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August 17, 2006

Hiring Super Stars vs Tolerating Turkeys

August 17, 2006 | By | 2 Comments

Microsoft has one real point measurement for hiring.

IQ

Your Business Blogger has hired (computer) coders, sales reps…and government bureaucrats.

When given the option of head count and budget flexibility, I always recommended to my managers to hire the most expensive talent possible — the Super Stars.

Even when hiring government workers.

Into Good and Evil reminds us that when talent really counts, when talent determines life and death, who would get hired? He points us to Professor Kingsley Browne in The Ace and the Turkeys,

“Given the cognitive and temperamental patterns required, it is not surprising to find that the ability to fly aircraft successfully in combat is an ability that not many have. Indeed, it is not an ability that even all combat pilots have. Aviation analysts recognize that the majority of combat kills are scored by a small minority of pilots. Mike Spick has observed: “The gulf between the average fighter pilot and the successful one is very wide. In fact it is arguable that there are almost no average fighter pilots; just aces and turkeys; killers and victims.”

Fighter pilots, like sales guys in a role playing exercise, can practice and give a passable presentation, but,

As one Air Force pilot stated, “Most guys can master the mechanics of the systems, but it’s instinctive to be able to assimilate all the data, get a big picture, and react offensively. Not a lot of guys can do that.”

But the Air Force has a challenge most sales managers don’t: Separating the Aces from the Turkeys,

Ideally, one would have only “aces” or “killers,” leaving the “turkeys” and “victims” to another career path. The difficulty lies, however, in the fact that there is no known way to separate the aces and the turkeys prior to combat. Unfortunately, many of those who will end up being turkeys often do not know what they are getting into. These pilots may have the ability, intelligence, and know-how to fly the plane well, but they ultimately lack the “fighting spirit” that they will need in combat. ”

(Buffalo Law Review,Winter, 2001, 49 Buffalo L. Rev. 51,Women at War: An Evolutionary Perspective By Kingsley R. Browne)

But the hiring manager does have an advantage over an Air Force Wing Commander, the civilian Ace has a track record of Kills.

The best indication of future performance is past performance. Our armed forces are hampered by looking only to recent combat or aerial engagements — and there aren’t that many of those dogfights. The hiring manager has different metrics of combat measures for top business talent. Eat what you kill. Who had produced the best numbers?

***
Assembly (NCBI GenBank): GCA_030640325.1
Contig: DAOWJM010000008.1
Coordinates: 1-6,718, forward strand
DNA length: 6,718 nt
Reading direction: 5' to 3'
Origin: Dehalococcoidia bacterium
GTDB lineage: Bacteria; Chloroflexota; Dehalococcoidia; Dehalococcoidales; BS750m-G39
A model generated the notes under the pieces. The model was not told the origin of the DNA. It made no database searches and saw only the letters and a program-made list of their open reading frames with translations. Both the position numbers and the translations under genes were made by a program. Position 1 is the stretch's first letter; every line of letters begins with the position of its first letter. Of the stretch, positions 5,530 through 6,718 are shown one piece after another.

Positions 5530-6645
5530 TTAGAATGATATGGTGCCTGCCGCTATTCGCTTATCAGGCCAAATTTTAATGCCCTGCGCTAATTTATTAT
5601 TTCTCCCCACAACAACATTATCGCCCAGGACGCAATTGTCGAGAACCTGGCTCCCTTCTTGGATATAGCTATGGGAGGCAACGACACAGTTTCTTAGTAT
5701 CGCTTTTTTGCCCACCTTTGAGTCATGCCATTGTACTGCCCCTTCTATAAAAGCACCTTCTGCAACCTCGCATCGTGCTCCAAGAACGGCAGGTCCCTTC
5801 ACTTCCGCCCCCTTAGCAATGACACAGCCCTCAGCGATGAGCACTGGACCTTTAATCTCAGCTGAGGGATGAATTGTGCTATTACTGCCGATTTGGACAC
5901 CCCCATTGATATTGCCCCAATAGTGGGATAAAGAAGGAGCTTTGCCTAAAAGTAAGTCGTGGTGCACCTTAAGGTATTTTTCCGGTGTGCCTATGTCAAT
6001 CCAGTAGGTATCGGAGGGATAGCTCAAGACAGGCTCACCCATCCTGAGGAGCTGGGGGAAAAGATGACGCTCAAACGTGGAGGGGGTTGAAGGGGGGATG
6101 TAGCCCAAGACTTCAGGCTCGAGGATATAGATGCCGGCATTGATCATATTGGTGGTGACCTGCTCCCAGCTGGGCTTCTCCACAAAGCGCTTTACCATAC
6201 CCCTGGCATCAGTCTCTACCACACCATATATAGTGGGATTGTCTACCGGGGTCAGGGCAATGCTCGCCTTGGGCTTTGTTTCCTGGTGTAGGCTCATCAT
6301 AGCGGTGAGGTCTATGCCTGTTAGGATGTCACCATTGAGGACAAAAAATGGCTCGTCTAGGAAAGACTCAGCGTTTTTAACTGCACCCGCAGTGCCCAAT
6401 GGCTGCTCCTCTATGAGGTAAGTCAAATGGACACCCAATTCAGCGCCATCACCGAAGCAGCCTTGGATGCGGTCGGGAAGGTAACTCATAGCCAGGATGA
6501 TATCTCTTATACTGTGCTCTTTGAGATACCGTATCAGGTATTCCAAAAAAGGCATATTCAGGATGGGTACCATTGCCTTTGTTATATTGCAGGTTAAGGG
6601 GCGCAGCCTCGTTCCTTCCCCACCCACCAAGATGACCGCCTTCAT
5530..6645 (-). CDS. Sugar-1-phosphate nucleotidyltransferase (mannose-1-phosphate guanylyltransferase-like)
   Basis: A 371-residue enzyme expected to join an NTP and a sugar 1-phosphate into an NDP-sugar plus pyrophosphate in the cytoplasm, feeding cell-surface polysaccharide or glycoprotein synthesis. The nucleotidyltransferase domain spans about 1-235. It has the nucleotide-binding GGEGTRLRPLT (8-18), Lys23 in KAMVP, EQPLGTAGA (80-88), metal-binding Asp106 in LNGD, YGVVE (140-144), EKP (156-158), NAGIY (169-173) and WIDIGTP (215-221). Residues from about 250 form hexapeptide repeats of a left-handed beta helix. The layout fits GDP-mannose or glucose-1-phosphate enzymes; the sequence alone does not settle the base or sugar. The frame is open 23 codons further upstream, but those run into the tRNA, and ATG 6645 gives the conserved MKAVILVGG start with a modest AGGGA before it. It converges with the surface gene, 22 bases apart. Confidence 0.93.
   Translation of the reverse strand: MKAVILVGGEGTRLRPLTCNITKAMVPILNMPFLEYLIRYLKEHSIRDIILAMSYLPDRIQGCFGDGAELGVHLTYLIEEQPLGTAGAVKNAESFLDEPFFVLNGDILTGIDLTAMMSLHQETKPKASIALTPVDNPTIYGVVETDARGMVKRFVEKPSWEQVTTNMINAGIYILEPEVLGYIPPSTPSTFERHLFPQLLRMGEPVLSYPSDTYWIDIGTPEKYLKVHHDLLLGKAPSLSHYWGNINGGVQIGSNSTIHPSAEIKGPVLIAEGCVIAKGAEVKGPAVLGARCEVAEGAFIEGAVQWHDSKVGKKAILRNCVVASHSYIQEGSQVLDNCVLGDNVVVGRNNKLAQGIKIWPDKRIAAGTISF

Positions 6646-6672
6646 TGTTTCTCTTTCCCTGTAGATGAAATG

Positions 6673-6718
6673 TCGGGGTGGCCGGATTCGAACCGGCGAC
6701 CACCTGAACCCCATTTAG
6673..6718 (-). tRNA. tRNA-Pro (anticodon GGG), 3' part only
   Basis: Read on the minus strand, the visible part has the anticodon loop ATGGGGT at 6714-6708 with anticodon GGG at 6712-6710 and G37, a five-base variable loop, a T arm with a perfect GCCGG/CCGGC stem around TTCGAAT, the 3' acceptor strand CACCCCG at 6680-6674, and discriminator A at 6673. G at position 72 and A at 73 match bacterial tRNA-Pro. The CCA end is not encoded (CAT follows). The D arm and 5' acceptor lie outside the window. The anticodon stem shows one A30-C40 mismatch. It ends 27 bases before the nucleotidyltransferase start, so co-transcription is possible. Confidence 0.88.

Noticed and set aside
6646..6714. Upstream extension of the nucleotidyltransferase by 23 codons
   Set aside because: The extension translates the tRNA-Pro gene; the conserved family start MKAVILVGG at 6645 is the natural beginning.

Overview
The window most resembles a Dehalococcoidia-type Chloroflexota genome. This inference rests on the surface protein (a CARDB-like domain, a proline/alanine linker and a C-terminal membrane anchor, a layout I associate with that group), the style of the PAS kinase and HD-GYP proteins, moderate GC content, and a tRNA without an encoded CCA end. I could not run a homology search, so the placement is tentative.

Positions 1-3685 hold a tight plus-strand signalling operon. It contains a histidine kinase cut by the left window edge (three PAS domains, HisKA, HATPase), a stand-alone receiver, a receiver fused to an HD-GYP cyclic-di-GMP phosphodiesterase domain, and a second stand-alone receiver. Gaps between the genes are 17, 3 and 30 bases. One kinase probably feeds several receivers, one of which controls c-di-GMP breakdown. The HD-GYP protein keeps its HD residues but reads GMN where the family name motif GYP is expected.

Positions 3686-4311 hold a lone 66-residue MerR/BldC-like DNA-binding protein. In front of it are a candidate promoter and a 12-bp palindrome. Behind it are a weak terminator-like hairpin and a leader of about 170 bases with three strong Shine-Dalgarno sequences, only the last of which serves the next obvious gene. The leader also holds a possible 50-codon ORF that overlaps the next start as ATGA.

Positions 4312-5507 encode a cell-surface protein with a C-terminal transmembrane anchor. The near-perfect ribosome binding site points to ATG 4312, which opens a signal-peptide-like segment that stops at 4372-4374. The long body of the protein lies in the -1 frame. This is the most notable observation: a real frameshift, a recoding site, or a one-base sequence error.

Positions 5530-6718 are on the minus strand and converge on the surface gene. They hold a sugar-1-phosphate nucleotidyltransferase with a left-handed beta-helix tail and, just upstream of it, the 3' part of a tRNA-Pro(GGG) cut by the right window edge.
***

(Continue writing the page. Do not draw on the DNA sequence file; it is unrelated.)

In this human resource practice and strategy, there are down-sides as Anita Campbell, my editrix at Small Business Trends citing the Trizoko Biz Journal mentions. She and others make the valid point that Super Star and Aces are nearly impossible to manage. And, indeed, can only be managed by Super Star managers.

But if these crazy iconoclasts can be harnessed, a big ‘if’ to be sure, big numbers are sure to follow. For example, when I had a modest software company, I learned the hard way that a one genius coder was worth a half dozen coders. And not because he (and he was usually a ‘he’) was faster, but that his work was nearly bug-free. Which saved me from hiring three coders just to patch.

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With my sales teams, Pareto’s 80/20 Principle always played out. But the top guy, usually a deviant was always a standard deviation above the norm. My #1 sales guy was sometimes double the sales of #2, the rest of the sales team on the long tail. That #1 guy drove me nuts. But I loved his numbers.

And government bureaucrats? Goodness. I once had an agency head ‘lose’ a $100 million department. It was necessary to find it for obvious political reasons, but we only became aware of the lost unit because I was working the Y2K rollover and really needed to find all the laptops. We finally found it. Hidden away, quietly working away. And there were lots of good excuses why it was floating alone off on its own org chart, in its own universe. How they got paid is outside the scope of this post. I was assured that it was not illegal.

So Anita and Trizoko Biz are right, Super Stars are a pain.

But I wonder how many $100 million business units are lost. And could be found with a few dozen more IQ points.

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Comments

  1. Great article. I’ve been managing software development teams and found that 2 additional traits a super star programmer needs to have is teamwork and a little business sense, besides being great at software development. I had several unpleasant experience with hiring super stars who were terribly egoistic and thought they were the best. And not surprisingly, the rest of the team couldn’t stand these super stars 🙂

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